When using this method, food is fermented in a closed lid, airtight bucket that has a spigot. You add the food waste you have collected in one layer at a time. Sprinkle a dry substance, such as wheat bran, overtop the compost. The advantage of this method is that you can compost items you couldn’t usually compost in a “cold compost” system. Waste like cooked foods, dairy, meat, and condiments can become compost too! This mixture is not something you would add to your worm bin. It’s a two-step process because the food scraps are first fermented and then buried. Although there isn’t a smell when the bucket lid is sealed, the smell can be overwhelming when opened. It’s important to drain off the liquid which has accumulated, and it then can be used as a “bokashi tea” for houseplants.

Composting In Your Yard

There are also options when to compost outside if you have space. You can use a commercial compost bin for holding your compost or make your own container. Some of the options for outdoor composting are below:

Outdoor compost bin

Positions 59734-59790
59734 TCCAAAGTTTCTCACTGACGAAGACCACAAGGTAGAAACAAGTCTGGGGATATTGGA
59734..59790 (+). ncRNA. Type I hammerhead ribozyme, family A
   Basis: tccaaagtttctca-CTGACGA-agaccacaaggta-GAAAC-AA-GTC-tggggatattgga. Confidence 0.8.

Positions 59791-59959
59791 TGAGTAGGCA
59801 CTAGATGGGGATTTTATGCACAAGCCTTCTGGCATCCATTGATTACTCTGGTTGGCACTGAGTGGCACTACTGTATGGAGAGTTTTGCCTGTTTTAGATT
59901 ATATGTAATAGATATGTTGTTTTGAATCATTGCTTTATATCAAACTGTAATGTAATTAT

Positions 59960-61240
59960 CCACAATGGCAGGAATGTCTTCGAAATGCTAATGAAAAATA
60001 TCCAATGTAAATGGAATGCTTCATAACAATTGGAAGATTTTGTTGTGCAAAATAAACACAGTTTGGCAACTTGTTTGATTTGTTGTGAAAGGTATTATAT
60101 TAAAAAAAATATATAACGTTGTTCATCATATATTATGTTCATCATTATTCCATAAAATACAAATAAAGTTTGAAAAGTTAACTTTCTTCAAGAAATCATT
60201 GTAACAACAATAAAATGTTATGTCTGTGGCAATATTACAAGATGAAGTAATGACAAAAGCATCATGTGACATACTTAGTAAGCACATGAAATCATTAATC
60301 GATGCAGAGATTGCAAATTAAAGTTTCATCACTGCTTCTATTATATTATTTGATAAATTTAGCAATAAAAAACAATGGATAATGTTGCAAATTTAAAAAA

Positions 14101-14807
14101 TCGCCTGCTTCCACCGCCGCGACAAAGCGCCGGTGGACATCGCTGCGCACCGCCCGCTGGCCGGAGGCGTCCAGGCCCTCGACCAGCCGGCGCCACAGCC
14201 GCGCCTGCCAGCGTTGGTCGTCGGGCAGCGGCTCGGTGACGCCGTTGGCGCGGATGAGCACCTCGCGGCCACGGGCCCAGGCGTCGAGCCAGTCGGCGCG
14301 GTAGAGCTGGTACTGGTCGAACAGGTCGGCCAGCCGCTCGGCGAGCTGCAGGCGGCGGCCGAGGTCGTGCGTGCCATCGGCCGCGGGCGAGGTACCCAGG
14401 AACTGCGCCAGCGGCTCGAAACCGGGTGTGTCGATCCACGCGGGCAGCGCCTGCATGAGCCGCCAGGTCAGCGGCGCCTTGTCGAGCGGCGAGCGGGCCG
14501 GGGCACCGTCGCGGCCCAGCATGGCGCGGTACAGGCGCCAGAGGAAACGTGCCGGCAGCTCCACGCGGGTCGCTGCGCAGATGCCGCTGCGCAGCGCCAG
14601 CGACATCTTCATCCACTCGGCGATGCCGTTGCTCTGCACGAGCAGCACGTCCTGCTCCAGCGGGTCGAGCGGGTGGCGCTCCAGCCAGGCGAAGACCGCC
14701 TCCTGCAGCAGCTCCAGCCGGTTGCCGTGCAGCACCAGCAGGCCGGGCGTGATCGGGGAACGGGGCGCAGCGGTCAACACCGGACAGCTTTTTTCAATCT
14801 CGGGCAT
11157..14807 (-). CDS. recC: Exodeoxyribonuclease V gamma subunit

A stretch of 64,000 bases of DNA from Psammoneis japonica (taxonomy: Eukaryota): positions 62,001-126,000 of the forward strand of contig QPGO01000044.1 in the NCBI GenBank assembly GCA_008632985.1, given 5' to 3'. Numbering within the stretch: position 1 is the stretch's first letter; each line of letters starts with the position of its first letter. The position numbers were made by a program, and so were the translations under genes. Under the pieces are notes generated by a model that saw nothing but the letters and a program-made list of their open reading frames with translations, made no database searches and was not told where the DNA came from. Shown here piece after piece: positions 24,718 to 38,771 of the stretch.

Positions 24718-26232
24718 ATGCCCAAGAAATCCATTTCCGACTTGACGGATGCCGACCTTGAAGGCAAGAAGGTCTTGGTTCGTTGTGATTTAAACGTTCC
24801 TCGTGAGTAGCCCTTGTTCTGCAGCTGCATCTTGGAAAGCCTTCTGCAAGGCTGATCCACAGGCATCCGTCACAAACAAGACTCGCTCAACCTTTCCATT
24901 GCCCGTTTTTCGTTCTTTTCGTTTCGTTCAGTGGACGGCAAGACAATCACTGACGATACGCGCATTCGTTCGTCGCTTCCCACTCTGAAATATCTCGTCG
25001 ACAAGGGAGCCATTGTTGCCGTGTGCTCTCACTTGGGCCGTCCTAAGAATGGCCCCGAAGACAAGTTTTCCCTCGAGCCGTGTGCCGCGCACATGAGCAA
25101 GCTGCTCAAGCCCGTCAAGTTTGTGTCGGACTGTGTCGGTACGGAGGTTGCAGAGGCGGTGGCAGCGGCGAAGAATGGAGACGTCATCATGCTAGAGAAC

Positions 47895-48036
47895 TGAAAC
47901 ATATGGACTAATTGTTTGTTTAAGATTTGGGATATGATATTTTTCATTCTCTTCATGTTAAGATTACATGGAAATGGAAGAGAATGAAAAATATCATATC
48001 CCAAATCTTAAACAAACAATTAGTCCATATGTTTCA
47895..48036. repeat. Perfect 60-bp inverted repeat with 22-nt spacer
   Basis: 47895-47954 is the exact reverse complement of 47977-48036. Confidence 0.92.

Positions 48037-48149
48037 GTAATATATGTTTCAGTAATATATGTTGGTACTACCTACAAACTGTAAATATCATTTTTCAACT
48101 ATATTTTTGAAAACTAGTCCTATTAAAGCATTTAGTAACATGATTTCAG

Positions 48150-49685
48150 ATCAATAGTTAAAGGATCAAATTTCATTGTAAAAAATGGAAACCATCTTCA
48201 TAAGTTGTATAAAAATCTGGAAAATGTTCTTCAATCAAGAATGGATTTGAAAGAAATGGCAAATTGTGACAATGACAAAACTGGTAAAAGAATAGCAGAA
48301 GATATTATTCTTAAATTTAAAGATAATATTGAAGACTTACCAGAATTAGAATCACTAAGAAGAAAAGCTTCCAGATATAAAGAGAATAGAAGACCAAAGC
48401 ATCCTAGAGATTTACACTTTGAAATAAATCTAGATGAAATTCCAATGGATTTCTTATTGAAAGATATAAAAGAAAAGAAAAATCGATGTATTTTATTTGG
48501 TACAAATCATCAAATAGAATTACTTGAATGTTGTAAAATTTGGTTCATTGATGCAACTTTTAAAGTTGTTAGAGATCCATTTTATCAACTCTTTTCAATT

You can either buy a compost bin or create your own. These types of containers come in two basic forms. There is the open bottom form that sits right on the ground so that it will encourage the flow of microbes, moisture, and an assortment of critters. The other type is a fully contained version, such as a garbage can that has holes drilled in it. This form may be desirable to gardeners who have a patio as opposed to a lawn. When you’re using a compost bin, you need to remember the ratio of what carbon to nitrogen ingredients are in your container. If you start with a ratio of 2:1 C:N  (which is two carbons to one nitrogen), then you can adjust it from there once it gets going. Everyone’s bin is different depending on what you add to it and the environmental factors surrounding it. Don’t add meat, cooked foods, or dairy products to it because you can create unsavory conditions and attract unwanted visitors, such as rats.